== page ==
It is now widely accepted that the global economic and financial crisis of 2008-09 will be the worst downturn since the Great Depression. Not surprisingly, governments and central banks have responded with unprecedented measures in the form of monetary and fiscal expansion. However, policymakers must remember to reverse the stimulus once things stabilize.
Interest rates in many countries have been cut to the lowest levels ever—in some cases, to around zero. Central banks are simultaneously providing the financial system with very large amounts of liquidity support. Governments are initiating fiscal packages that could be worth $2-3 trillion (Rs98-147 trillion). Virtually every form of counter-cyclical policy is being used to support demand and keep the global financial system functioning.
In India, too, the Reserve Bank of India has reduced the benchmark interest rate and the cash reserve requirement for banks. The government has also promised more public spending, especially on infrastructure.
Illustration: Jayachandran / Mint
Thanks to the influence of Keynesian economics, counter-cyclical policies have been part of the toolkit of policymakers for the last 70 years. Given the severity of the current downturn, we should not be surprised that central banks and governments have been so aggressive in their response. Yet, it is important at this juncture to remind people that counter-cyclical policies can work only to lean against the wind in the short term. A history of such policies shows their pitfalls.
Till the 1970s, there was a widespread belief that counter-cyclical policies could be used to keep the economy permanently at an optimal unemployment rate by making a trade-off against inflation. The trade-off was dubbed the Phillips Curve. Unfortunately, the Phillips Curve turned out to be unstable and the world suffered from?a painful period of “stagflation” (high inflation and high unemployment) in the 1970s. Economists discovered that additional counter-cyclical policies merely made things worse.
Benchmark rates were moderately raised in the mid-1990s during periods of strong growth, but were cut sharply during the recession following the bursting of the dot-com bubble. The events of 11 September 2001 forced further cuts. So far, so good. However, the US Fed cut rates down to 1% and kept the benchmark at these exceptionally low levels for a long time. Meanwhile, wars in Afghanistan and Iraq were forcing a large fiscal expansion.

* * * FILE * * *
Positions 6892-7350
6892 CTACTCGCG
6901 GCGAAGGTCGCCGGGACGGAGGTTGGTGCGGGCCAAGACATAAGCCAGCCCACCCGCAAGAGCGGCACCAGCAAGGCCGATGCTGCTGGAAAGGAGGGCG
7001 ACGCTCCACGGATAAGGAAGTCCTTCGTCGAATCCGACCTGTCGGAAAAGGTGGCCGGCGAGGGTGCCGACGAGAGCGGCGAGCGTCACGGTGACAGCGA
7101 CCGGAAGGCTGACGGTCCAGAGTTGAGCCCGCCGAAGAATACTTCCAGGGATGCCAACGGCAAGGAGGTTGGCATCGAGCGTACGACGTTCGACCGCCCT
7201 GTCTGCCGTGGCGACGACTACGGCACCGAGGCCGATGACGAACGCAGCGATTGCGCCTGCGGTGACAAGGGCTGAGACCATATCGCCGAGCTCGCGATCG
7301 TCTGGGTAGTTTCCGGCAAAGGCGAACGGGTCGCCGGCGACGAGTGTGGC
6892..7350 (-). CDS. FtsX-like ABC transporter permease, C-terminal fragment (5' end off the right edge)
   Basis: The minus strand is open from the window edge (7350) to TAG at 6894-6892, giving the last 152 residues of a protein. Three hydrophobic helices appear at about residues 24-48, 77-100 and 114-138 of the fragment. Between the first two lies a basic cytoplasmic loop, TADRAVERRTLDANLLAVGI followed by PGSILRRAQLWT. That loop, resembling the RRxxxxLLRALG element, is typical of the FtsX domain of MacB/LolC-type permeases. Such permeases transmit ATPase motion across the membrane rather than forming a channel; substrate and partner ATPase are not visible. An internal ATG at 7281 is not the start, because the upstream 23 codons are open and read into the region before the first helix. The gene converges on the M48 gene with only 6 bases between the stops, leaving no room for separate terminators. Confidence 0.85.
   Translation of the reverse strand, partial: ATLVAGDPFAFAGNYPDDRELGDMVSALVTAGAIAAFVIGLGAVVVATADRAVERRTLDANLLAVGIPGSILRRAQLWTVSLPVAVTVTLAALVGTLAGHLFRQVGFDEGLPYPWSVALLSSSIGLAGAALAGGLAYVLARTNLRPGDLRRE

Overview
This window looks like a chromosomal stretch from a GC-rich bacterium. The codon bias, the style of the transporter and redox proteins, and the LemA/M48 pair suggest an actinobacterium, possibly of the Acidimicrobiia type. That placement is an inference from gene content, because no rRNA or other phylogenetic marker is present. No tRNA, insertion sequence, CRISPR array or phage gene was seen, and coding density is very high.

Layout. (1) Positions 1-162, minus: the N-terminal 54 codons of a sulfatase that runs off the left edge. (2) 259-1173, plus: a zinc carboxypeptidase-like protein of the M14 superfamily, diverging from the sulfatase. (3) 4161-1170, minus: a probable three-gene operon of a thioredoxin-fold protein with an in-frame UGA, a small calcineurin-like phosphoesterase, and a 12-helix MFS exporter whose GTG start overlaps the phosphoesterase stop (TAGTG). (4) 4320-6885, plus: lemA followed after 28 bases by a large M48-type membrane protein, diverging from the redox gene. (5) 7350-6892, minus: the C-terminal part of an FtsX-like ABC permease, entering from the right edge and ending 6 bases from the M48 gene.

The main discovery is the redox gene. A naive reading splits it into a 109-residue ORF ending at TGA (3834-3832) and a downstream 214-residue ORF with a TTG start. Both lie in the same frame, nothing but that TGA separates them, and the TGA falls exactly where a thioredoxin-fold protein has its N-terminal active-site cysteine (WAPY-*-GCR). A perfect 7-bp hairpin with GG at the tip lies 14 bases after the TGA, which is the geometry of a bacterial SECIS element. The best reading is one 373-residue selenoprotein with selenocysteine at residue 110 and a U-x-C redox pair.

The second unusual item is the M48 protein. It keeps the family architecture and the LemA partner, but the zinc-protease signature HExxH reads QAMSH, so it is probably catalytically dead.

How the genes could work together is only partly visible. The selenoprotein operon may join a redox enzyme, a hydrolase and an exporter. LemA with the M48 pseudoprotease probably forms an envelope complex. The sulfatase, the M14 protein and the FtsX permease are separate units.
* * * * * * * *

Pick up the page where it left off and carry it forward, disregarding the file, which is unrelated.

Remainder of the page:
This potent policy mix was kept up well after 2003, when the US and global economy were growing strongly and unemployment rates had fallen. Both financial liquidity and real demand grew at unprecedented rates. In turn, this caused a boom in the prices of assets and commodities. Measured inflation, however, remained quite low and the authorities did not feel compelled to change course. It was widely assumed that productivity gains from the information technology revolution would hold down inflation for a long time. This was the genesis of the asset bubble that has now burst.
Of course, the US Fed is not solely responsible for this situation. Many other agents played a role: Other central banks also kept rates too low, hedge funds multiplied the monetary stimulus through leverage and banks extended home loans recklessly. However, the excessively expansionary fiscal monetary mix was a very important ingredient. Former Fed chairman Alan Greenspan now publicly admits that he misread the situation.
The lesson is clear: expansionary counter-cyclical policies must be seen as a short-term expedient. One must always remember to turn off the tap once the crisis is over. Admittedly, this is politically difficult. Even in a boom, few political leaders can say that times are so good that spending must be drastically reduced. Central banks, for all their independence, remain under pressure to keep the economy growing as fast as possible. In effect, the counter-cyclical policy suffers from an inherent expansionary bias.
This is important to understand because policymakers around the world have been very aggressive in their response to the current financial crisis. Drastic times call for drastic measures. However, we will emerge from this with seriously indebted governments and large pools of primary liquidity created by central banks. If these are not reversed at the first opportunity, it is likely that policymakers are merely creating the conditions for yet another crisis in a few years’ time.
Longer term, there is no getting away from supply-side economics—that is, the need to create conditions for responsible investment and risk-taking. This is just as true for India. If we want to return to the days of 8-9% gross domestic product growth, we will have to re-ignite the reform process. The first generation of reform was about liberalization and the withdrawal of state. With some exceptions, this is mostly done. As the Satyam episode has taught us, the next generation of reforms must be about building the institutions of governance.
Sanjeev Sanyal is a fellow of the Institute of Policy Studies, Singapore, and economic adviser to Deutsche Bank. Comments are welcome at firstname.lastname@example.org